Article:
For more information about learning with us, visit our website

Carmen Reflects upon Her 10 Years of being at PSC

Carmen Edwards

Carmen Edwards

Carmen is PSC’s wonderful communications and students coordinator. She started working at PSC ten years ago this week and has a sea of experiences and memories to reflect on. Carmen is a major pillar of support for students in their academic and life matters, and is also a patron of the work produced at PSC having taken the opportunity to purchase many pieces of work created by students at our exhibitions. Here are some words about her past ten years at the college:

“One of the highlights of working at PSC is the joy of students discovering their passion for photography and excelling in it. To see a student start the course with relatively no photography skills, to push through and gain confidence, to persevere and succeed – it’s such a privilege to share that journey with them. I’ve learnt that it’s never too late to pursue your dreams, thanks to working with our part time students. When I see them reaping the rewards of their hard work, it reinforces how important it is to follow your passion and do what you love.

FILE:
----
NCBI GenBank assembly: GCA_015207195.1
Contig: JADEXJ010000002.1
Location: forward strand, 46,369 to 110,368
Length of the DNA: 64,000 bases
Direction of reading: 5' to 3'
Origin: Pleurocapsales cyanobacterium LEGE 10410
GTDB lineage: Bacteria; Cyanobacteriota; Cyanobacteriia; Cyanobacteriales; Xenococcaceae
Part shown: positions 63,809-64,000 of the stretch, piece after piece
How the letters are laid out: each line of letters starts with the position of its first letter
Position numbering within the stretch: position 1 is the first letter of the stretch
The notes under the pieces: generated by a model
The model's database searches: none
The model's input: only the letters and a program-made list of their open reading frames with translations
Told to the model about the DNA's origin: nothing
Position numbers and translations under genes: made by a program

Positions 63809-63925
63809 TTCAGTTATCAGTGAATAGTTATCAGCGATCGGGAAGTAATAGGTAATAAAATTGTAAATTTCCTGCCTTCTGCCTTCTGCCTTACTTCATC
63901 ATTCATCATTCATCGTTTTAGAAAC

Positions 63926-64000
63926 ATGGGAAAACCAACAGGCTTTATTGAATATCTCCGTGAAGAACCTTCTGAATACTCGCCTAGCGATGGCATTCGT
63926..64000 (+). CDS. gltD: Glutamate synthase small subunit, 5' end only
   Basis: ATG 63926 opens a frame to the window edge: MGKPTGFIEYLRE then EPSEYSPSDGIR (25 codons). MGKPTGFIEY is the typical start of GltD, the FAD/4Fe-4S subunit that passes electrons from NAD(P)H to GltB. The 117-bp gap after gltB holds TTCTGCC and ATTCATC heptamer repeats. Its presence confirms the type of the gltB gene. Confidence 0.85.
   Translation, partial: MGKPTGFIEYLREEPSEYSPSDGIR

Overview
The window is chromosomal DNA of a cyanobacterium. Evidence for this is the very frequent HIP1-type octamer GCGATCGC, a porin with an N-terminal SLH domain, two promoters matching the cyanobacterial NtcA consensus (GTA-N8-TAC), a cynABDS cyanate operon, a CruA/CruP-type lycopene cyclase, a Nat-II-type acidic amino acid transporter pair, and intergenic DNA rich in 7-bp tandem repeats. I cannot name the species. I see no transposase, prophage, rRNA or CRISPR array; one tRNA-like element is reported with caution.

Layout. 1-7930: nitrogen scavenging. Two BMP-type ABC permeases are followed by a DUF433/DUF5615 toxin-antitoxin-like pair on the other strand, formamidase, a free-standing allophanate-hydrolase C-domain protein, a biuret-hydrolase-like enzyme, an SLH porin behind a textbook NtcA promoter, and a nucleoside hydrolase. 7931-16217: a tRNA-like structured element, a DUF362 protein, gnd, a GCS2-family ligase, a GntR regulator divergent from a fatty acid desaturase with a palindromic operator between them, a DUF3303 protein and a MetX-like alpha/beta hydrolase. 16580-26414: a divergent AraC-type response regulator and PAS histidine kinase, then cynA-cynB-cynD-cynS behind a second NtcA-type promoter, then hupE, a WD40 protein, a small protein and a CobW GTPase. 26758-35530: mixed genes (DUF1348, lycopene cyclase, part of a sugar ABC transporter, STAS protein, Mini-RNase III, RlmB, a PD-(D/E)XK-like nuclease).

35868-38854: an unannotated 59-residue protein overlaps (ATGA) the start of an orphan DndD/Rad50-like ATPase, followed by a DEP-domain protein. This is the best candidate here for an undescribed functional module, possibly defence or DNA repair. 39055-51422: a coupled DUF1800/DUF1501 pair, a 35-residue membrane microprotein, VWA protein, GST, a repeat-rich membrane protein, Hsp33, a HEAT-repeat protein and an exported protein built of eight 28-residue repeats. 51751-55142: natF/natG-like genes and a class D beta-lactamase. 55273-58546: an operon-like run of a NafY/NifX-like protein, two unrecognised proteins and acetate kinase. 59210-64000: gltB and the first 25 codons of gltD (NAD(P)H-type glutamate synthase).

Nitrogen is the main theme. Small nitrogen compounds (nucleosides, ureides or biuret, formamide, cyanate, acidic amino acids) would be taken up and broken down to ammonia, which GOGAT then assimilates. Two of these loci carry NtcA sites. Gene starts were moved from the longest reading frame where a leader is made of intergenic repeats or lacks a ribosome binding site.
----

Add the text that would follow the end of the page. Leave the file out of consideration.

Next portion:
I started at PSC as a temp filling in at reception, within the fortnight I was a full time employee and soon after moved into the front of house supervisor and director’s p.a role. After a vacancy came up with a staff member going on maternity leave, I moved departments into the role of student relations officer. After about 2 years in this position, I was appointed into my current role of communications and students coordinator.

When I started at PSC we were still using analogue processes and darkrooms. I’ve been here during the transition from analogue to digital photography and witnessed the constant evolution at PSC as technology continues to develop. I’ve enjoyed seeing all the successes that the students and college has had, especially in the recent years with the consecutive industry accolades. There has been a growing number of award winning students as we’ve become a nationally recognised success story. My prediction is to watch this space as PSC and our students become an international success story! I’ve met many inspiring people, artists and photographers through PSC and made such wonderful friendships that I now treasure.

I’ve learnt so much from my mentors here, especially my director, and I’ve been able to collect a plethora of fond memories and experiences through all the fun times we’ve had amongst the students and staff. My final comment would be to quote Earl Nightingale – “Never give up on a dream just because of the time it will take to accomplish it. The time will pass anyway.” That’s so true!”